Conclusion: The risk of severe maternal cardiac complications during pregnancy in women with congenital heart disease is low. In this largest analysis to date with a focus on parity in 307 women, the risk classification predicts the maternal outcome more than parity per se. If the first pregnancy is uneventful, the OR is 5.5 for an uneventful second pregnancy if CARPREG I and mWHO scores remain unchanged.Cardiology
Source: Cardiology - Category: Cardiology Source Type: research
Authors: Carapetis JR, Brown A PMID: 32652580 [PubMed - as supplied by publisher]
Source: Medical Journal of Australia - Category: General Medicine Tags: Med J Aust Source Type: research
Many patients are intimidated by the idea of doing IVF .It ’s not just that it's an expensive treatment , or that the success rate is not 100-percent . The mental block seems to be that it’s artificial and very complicated . They are not sure what the effects of “pumping their bodies with hormones” will be, and have heard lots of horror stories abou t complications , such as multiple pregnancies or hyperstimulation .This is why it ’s so important that you understand exactly what's involved in an IVF Cycle before starting your treatment, so that you get the best possible treatment .The best met...
Source: Dr.Malpani's Blog - Category: Reproduction Medicine Source Type: blogs
Edinburgh University team find heart damage in 55% of ultrasounds from 69 countriesCoronavirus – latest updatesSee all our coronavirus coverageHeart scans of coronavirus patients in hospital have revealed a range of abnormalities that can disrupt the ability to pump blood and in severe cases lead to a life-threatening failure in the organ.Doctors at Edinburgh University examined ultrasound scans known as echocardiograms from more than 1,200 patients in 69 countries and found heart problems in 55%, with one in seven exhibiting signs of “severe abnormalities”.Continue reading...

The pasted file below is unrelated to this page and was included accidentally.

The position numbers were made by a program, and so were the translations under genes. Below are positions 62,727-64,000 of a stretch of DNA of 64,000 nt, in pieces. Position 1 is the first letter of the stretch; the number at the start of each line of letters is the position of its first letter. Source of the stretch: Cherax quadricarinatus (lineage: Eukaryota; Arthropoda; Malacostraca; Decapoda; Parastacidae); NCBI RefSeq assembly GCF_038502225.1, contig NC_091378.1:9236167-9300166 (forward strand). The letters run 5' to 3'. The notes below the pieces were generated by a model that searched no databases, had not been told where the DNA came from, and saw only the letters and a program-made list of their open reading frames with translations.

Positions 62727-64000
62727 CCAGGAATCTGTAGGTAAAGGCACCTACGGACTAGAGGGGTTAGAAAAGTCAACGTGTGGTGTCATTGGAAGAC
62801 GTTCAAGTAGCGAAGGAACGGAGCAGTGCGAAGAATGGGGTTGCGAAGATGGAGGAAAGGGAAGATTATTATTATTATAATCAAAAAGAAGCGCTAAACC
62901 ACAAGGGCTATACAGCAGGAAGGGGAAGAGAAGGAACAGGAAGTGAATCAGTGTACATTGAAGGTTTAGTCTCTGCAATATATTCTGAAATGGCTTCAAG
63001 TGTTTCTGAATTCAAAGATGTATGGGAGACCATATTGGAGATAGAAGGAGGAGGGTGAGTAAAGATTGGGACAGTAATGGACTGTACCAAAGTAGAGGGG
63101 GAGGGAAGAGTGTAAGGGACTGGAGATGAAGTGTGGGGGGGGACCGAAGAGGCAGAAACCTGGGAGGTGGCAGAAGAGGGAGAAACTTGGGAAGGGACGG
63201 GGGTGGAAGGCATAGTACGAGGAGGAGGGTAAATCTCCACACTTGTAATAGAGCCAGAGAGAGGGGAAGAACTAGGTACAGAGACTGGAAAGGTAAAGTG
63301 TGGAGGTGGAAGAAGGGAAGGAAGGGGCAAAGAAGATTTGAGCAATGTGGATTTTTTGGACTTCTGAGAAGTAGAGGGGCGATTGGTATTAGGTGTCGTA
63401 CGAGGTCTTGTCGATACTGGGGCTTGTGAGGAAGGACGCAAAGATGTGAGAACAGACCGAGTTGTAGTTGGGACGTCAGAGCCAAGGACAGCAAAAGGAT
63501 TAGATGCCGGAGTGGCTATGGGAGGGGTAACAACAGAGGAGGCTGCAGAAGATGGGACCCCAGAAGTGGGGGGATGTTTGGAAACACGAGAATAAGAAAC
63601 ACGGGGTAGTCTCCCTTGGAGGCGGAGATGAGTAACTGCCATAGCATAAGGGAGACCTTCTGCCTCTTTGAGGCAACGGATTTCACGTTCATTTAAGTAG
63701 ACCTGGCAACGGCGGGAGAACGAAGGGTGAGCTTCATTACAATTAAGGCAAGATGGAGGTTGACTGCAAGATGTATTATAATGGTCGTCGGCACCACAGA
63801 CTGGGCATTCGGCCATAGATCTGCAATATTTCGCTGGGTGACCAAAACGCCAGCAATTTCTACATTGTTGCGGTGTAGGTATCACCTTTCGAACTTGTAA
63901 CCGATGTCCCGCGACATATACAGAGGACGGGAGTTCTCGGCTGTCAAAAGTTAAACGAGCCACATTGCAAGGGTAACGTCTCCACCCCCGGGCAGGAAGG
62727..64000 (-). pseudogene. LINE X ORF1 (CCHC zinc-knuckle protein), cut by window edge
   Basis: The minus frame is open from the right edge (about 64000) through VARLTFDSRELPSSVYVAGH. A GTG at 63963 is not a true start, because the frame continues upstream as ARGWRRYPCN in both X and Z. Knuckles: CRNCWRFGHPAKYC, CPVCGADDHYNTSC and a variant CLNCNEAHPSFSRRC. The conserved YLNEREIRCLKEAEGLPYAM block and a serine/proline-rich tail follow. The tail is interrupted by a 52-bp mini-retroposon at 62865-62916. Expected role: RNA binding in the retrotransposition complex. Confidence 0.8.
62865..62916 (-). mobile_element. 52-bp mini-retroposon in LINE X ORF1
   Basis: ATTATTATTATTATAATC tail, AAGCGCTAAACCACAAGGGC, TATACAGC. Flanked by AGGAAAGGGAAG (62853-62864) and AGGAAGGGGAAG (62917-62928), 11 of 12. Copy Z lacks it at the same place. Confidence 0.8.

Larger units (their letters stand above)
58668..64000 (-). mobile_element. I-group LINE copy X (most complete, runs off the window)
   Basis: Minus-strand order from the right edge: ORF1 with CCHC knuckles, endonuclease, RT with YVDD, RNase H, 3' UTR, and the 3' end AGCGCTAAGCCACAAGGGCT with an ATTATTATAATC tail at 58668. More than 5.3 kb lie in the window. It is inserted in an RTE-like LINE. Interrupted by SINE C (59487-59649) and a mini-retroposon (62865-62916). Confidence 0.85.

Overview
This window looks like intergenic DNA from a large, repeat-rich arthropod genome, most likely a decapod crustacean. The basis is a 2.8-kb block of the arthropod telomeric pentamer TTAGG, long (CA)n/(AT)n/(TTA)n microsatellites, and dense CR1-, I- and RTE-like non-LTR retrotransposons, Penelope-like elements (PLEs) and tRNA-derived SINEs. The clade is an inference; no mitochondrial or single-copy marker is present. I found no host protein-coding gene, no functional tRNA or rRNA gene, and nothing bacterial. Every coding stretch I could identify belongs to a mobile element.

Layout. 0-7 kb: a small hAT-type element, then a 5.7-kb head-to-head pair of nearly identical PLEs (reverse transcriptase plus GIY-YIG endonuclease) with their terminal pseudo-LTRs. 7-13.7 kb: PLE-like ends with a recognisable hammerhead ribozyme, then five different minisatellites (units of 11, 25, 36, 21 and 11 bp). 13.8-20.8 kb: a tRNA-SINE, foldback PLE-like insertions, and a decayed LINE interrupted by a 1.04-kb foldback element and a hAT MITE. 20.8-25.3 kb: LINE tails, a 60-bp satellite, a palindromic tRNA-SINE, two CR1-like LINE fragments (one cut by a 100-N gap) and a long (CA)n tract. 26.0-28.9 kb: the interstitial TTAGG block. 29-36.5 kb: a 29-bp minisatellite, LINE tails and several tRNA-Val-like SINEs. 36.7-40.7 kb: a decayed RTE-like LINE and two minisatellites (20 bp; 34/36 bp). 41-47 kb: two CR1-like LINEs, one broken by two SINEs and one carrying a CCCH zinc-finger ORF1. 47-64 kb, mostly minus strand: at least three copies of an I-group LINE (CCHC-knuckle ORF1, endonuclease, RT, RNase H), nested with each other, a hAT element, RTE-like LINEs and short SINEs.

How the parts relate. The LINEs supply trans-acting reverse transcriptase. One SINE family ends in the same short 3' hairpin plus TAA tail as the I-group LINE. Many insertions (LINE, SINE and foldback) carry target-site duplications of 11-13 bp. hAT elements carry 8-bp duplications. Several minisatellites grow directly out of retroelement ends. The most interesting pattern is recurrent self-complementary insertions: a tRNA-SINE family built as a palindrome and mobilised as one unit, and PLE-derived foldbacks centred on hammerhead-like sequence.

Source: Guardian Unlimited Science - Category: Science Authors: Tags: Medical research Coronavirus outbreak Heart disease Health Heart attack World news Society Science Source Type: news
.
Source: Toxin Reviews - Category: Toxicology Authors: Source Type: research
Valvular heart disease is common among Left Ventricular Assist Device (LVAD) recipients. However, its management at the time of LVAD implantation remains controversial. Patients who underwent LVAD implantation and concomitant aortic (AVR), mitral (MVR) or tricuspid valve (TVR) repair or replacement between 2010 and 2017 were identified using the national inpatient sample. Endpoints were in-hospital outcomes, length of stay and cost. Procedure-related complications were identified via ICD-9 and ICD-10 coding and analysis was performed via mixed effect models.  A total of 25,171 weighted adults underwent LVAD implantati...
Source: The American Journal of Cardiology - Category: Cardiology Authors: Source Type: research
More News: Academies | Boston University | Broccoli | Calcium | Cardiology | Carrots | Chickpeas | Dairy | Diets | Fish | Garlic | Gluten | Government | Health | Heart | Heart Disease | Lentils | Magnesium | Meat | Minerals | Nutrition | Olive Oil | Peas | Peppers | Sodium | Sodium Chloride | Sugar | Vegetables | Vitamins | Women